What Energy Drinks Do To Your Teeth

It seems the US public is well-aware of how detrimental soda can be to their health. According to Bloomberg, as of 2016, “per capita soft-drink consumption in the U.S. fell to a 31-year low.” 


Most Americans know soda will cause their teeth to decay and are making more health-conscious decisions because of it. Even beverage juggernauts like Coca-Cola and PepsiCo. are changing their product suite to account for this, marketing brands like Smartwater, Honest Tea, Topo Chico, and SodaStream (the number one sparkling water brand by volume in the world). 


Unfortunately, along with the decrease in soda consumption, came an increase in the energy drinks. By some estimates, this industry is valued at $102.9 Billion (2018) and expected to grow. 


To be fair, “energy drinks” are a broad category, including “fruit and vegetable juices, bottled water, sports drinks, beverage concentrates, ready-to-drink tea, and ready-to-drink coffee.”


But sugary energy drinks (like Red Bull and Monster) are also on the rise. Nearly half of teens and young adults in the US are consuming these types of drinks daily.


This is a serious problem for our oral health. These drinks are both sugary and acidic, which is a double whammy for our teeth. The reason it’s so damaging is because it destroys our tooth enamel. 


Enamel is what covers the outer layer of your teeth, made up of mostly minerals. It plays a wildly important role in protecting our teeth from decay, fighting off plaque and cavities. And once this coat of armor is destroyed, it’s gone for good. It does not contain any living cells, so your body cannot make more to replace it (as it does with our bones).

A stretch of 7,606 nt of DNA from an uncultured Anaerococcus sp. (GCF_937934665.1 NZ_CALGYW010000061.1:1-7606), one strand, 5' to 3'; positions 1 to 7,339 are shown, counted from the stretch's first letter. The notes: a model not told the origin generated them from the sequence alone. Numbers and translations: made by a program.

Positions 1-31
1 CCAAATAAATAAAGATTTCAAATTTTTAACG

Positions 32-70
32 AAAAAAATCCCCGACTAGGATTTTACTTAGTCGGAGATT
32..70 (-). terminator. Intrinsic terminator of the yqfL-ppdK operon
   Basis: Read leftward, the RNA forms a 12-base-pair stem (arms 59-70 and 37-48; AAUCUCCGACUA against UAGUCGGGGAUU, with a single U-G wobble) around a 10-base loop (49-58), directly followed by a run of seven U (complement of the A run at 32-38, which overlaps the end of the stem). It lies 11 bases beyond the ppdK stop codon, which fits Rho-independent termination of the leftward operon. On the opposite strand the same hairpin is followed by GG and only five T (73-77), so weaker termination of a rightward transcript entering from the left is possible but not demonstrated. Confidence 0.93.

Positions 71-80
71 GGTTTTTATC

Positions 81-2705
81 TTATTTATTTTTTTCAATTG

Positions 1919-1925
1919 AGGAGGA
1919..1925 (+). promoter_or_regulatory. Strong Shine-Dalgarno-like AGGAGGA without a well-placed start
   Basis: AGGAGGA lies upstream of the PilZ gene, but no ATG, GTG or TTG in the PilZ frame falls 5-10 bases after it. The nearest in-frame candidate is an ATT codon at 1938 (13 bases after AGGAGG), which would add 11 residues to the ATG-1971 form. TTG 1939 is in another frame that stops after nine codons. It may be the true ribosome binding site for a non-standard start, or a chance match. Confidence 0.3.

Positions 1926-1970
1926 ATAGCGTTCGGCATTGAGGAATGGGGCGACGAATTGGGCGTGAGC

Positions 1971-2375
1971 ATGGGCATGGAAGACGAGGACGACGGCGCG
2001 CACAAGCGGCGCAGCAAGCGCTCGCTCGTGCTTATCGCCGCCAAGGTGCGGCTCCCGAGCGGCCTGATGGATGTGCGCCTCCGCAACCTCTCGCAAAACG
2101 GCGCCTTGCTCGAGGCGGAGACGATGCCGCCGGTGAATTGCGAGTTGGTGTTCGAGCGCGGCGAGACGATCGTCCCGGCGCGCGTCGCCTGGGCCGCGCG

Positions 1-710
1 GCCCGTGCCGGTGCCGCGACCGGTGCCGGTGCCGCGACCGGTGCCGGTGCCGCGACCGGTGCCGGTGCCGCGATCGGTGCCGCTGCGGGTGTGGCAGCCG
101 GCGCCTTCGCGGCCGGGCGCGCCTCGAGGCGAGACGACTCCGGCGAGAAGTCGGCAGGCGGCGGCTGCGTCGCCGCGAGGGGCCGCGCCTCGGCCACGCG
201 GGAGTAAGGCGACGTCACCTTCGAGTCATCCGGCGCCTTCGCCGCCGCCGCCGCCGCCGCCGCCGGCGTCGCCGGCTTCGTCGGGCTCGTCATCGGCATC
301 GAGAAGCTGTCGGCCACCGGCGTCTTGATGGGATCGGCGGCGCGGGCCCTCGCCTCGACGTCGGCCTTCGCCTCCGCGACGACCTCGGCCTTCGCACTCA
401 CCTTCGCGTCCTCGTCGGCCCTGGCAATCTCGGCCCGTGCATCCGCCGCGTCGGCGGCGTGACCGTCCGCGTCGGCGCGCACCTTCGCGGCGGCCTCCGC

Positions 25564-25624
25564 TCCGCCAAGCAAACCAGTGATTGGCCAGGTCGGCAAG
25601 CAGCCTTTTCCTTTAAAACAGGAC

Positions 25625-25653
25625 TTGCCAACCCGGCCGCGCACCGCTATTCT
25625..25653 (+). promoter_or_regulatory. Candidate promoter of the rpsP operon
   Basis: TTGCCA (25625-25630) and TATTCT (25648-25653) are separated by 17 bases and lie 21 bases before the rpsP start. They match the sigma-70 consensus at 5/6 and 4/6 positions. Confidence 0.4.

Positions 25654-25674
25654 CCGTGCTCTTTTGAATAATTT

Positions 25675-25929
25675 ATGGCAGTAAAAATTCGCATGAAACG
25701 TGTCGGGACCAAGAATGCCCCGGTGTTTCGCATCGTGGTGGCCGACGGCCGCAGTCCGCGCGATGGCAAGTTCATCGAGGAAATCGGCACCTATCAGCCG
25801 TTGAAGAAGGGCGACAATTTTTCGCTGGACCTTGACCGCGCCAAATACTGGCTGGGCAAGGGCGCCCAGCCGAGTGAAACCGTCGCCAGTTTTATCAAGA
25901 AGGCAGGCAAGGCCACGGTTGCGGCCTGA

According to Poonam Jain, BDS, MPH, associate professor and director of community dentistry at the Southern Illinois University School of Dental Medicine, “Enamel is the hardest substance in the human body,” yet it “dissolves in these highly acidic drinks.”


Jain and her team published a peer-reviewed study journal General Dentistry. They found that a single sip of one of these energy drinks can cause the pH in our mouths to go down to 2 (for reference, it is normally a pH of 6.8 or 7). It then takes approximately 30 minutes for the human body to bump our saliva up to its normal pH. Jain says, “For those 30 minutes, your teeth are essentially bathed in an acidic environment.”


To get even more of an image, Bobby J. Grossi, DDS, a dentist in Michigan, was quoted saying, “Energy drinks, with a pH of roughly 3.2, are almost as acidic as battery acid, which has a pH of 1.”


Scary stuff. 


In Jain’s experiment, designed to emulate the multiple-cans-per-day energy drinker,  found that “enamel loss was evident after five days of exposure.”


Remember, once enamel erodes, it’s gone. This leaves our teeth exposed to all sorts of ramifications: from sensitive and vulnerable teeth to oral pain, tooth loss, infection, and gum disease.


Of course, we advise giving these energy drinks up completely, however, we know that may not happen, so at the very least take precautionary measures. In the short term, rinse your mouth out with water after consuming these acidic beverages (this can help raise the pH in your mouth) and keep up with general mouth care (brushing and flossing). In the long term, come visit us at Greenspoint for your biannual cleaning. 


And hopefully, one day, these energy drinks will follow the trend of their cousin, soda, and decrease world wide. Our teeth will thank us.